The Indiana Hoosiers (14-8, 4-5) have arrived at the midway point of the Big Ten basketball season. It's been a roller coaster ride as they upset Wisconsin and Michigan but lost very winnable games to Northwestern, Nebraska and Illinois.
So, let's take a deeper look at how the Hoosiers have been thus far in conference play by assigning grades to aspects of their game. The traditional A-F scale will be used for offense, defense, rebounding, turnovers and coaching. At the end, a final overall grade will be given.
All stats are from Big Ten play unless otherwise noted.
Yogi Ferrell is IU's offensive catalyst.
Indiana's offense has been average at best to this point in the Big Ten season. Have there been some bright spots? Sure. The 80 points at Illinois, 79 at Penn State and 75 against Wisconsin all come to mind.
But, there have also been some duds. Against Northwestern, the Hoosiers looked like they had never shot a basketball before. They scored 47 points and shot just 25 percent (yes, you read that right) from the floor.
The 55-point output at Nebraska wasn't a shining moment either.
Yogi Ferrell and Noah Vonleh have been revelations for the Hoosiers offensively, but players who were expected to show off their perceived offensive talents (Will Sheehey and Jeremy Hollowell) have yet to. Without a consistent third threat, the points are coming at a premium.
Another reason why the offense struggles is because the Hoosiers give the ball away far too much (more on that later). In the end, the point production for Indiana is a shadow of what it was a season ago.
The Hoosiers defense has been solid.
Indiana's defense has been more than solid. You may not be happy with IU's record, but the defense is not the problem.
Indiana has the third-best scoring defense in the conference as opponents are mustering just 65.2 points against it per night. Even better, the Hoosiers are defending the three-pointer excellently, as opponents are making only 30.7 percent of their attempts.
Indiana plays great defense and counts on its rebounding to limit second-chance opportunities. The defense is keeping the Hoosiers competitive, and they will have to keep this type of play up in their last nine Big Ten games.
Indiana gives the ball away far too much.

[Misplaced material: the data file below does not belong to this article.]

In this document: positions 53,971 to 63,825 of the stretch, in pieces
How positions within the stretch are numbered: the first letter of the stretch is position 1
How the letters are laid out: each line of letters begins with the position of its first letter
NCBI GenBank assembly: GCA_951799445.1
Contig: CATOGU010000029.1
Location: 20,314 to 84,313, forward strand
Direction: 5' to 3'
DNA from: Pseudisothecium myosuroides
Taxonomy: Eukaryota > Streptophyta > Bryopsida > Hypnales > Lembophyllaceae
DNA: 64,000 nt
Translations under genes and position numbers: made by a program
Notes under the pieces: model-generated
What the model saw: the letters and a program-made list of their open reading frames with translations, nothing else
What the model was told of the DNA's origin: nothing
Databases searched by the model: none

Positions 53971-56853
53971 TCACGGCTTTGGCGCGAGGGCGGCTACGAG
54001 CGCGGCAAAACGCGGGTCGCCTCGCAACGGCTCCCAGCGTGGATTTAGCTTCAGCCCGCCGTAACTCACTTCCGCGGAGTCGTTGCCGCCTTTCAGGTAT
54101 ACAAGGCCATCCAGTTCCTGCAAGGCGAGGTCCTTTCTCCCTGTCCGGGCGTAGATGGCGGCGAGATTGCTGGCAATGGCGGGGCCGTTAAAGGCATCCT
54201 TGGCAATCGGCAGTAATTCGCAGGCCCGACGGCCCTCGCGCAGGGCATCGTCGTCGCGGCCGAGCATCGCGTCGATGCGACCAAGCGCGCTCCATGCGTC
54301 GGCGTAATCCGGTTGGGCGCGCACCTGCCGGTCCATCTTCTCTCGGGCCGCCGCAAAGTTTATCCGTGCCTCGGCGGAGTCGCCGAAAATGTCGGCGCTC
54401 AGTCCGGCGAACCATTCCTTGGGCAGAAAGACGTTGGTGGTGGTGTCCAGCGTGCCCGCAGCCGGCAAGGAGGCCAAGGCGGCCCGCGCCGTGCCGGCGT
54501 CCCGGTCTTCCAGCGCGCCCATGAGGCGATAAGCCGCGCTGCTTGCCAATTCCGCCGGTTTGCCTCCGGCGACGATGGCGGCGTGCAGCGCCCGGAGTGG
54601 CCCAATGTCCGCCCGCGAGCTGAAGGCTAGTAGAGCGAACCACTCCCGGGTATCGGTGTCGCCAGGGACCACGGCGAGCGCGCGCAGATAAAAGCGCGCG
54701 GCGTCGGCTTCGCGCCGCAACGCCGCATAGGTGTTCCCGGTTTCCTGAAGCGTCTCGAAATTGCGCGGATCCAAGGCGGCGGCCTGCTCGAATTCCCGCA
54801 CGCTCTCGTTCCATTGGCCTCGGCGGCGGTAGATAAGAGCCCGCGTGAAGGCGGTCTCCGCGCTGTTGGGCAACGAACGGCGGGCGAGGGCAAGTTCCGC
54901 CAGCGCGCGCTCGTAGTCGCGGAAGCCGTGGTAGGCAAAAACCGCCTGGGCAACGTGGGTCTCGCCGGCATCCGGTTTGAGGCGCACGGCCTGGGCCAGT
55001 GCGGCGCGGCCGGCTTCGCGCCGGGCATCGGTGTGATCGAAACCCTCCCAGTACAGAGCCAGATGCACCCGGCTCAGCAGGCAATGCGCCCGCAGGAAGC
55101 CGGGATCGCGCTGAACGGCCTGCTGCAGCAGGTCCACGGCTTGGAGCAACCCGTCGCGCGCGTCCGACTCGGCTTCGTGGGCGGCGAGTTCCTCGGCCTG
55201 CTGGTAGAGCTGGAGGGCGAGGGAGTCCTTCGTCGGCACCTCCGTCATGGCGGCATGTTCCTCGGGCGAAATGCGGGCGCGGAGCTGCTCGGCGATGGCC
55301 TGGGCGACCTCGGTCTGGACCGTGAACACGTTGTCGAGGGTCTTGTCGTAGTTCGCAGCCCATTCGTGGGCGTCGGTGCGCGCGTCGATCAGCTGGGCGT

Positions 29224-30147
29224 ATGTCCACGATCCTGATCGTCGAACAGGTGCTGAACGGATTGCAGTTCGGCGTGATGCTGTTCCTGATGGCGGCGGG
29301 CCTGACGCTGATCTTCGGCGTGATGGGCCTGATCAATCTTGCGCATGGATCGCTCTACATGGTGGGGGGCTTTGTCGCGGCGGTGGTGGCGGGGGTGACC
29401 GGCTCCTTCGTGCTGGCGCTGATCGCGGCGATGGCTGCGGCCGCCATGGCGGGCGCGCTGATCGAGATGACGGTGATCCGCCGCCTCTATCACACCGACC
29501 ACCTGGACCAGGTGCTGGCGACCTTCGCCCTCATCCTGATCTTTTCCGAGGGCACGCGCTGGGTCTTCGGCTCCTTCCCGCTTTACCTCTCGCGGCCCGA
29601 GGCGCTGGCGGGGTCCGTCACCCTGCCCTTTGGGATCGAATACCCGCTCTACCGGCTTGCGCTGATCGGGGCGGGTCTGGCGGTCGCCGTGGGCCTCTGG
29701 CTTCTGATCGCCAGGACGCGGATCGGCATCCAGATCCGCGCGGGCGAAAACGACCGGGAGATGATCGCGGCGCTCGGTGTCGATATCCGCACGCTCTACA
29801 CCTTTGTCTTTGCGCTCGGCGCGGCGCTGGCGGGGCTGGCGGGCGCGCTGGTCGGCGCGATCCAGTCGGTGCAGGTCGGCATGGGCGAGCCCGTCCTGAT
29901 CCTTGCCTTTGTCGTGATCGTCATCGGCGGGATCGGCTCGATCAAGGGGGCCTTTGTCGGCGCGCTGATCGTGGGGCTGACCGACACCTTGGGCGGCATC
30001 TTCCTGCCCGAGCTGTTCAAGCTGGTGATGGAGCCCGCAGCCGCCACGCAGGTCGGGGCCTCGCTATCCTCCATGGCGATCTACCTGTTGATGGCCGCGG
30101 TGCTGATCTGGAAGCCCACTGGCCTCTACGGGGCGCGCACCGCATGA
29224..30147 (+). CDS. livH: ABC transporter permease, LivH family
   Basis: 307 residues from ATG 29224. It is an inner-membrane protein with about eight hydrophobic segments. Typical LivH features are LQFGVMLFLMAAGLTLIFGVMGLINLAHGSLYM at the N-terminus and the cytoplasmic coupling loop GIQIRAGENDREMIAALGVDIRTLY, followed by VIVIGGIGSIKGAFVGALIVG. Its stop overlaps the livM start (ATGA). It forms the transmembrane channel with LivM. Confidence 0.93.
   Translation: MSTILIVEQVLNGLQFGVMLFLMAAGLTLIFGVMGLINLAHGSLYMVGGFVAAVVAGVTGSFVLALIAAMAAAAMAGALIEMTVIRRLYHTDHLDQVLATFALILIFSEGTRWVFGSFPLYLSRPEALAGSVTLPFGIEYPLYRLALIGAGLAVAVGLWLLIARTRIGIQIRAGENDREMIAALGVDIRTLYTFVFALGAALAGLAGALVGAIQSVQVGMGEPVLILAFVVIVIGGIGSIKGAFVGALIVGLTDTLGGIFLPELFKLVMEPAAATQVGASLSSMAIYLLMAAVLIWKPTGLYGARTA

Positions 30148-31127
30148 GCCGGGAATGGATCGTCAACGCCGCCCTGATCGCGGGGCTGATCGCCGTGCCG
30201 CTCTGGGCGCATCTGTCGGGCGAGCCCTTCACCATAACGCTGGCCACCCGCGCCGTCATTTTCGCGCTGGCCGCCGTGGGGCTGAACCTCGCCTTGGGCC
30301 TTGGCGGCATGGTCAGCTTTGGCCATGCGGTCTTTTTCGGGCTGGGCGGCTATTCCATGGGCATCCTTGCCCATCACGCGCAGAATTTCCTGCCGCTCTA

For anyone who thought the Hoosiers' turnover issues in the nonconference would resolve themselves in conference play, they have to be wildly disappointed.
There's no other way to put it. The Hoosiers have been absolutely terrible in this aspect of their game. They lead the conference in turnovers per game with 14.7 and there isn't a close second. On top of that, they own the B1G's worst turnover margin at minus-3.11.
I understand that the roster is full of young players, but the Hoosiers are 22 games into the season. Eventually, the mistakes have to be cut down—and they better if Indiana is to rally and make the NCAA tournament.
Indiana is ferocious on the boards.
During the nonconference season, Indiana was one of the best rebounding teams in the country and it has continued to crash the glass in Big Ten play. The Hoosiers are second only to Iowa in the conference in rebounding margin (plus-6.4).
Noah Vonleh leads the rebounding charge for Indiana. The conference's leading rebounder is pulling down 9.2 boards per game. With him in the post, the Hoosiers always have a chance to dominate the glass.
This is important because they need all the possessions they can get. The offense has struggled and the Hoosiers commit a lot of turnovers, so anytime they can secure possession off an opponent's missed shot, it's a positive. So far, Indiana has done that extremely well and deserves high marks.
Tom Crean's performance has been so-so.
Tom Crean is having a decent season at the helm of the Hoosiers. With the talent he lost off of last year's team, it's not surprising that IU isn't near as good as it was a season ago.
But, in his defense, he finally knocked off Wisconsin and ended Indiana's 12-game losing streak to the Badgers. He rallied his team to a must-win victory over Michigan to keep Indiana's NCAA tournament hopes alive.
However, the losses to Northwestern and Nebraska, a game where his Hoosiers had a 13-point lead at halftime, don't work in his favor.
His lineup choices have been questionable at times. Early in conference play, Crean would pull Vonleh, the league's best rebounder and team leader in defensive rating, late in games when the Hoosiers were on defense. If anything, defensive possessions at the end of the game are where Vonleh is needed most. This move almost cost the Hoosiers the game against Wisconsin.
He's also used offensively deficient lineups featuring players such as Austin Etherington, Jeff Howard and Jonny Marlin on the floor together for lengthy amounts of time, and the scoring has come to a complete standstill.
But, he deserves credit for making Stanford Robinson a starter and making sure he's on the court. Robinson has been a major bright spot for Indiana since Big Ten play started.
In the end, Crean has done fairly well given the hand he's been dealt. The good thing for him is because IU is still such a young team, they should improve from game to game, meaning the Hoosiers could end up being very good as the season winds down.
The Hoosiers have been decent but could be much better.
Yes, the Hoosiers are right around where they were expected to be, but they missed two huge opportunities to pick up conference wins early in the schedule. The loss at home to Northwestern and blowing a substantial lead to Nebraska are two outcomes that could cost Indiana a trip to the NCAA tournament.
They still have some time to right the ship, but the fact that they could be 6-3 in the conference standings has to hurt.
The Hoosiers have been average, so they receive an average grade with nine games to go in the conference season.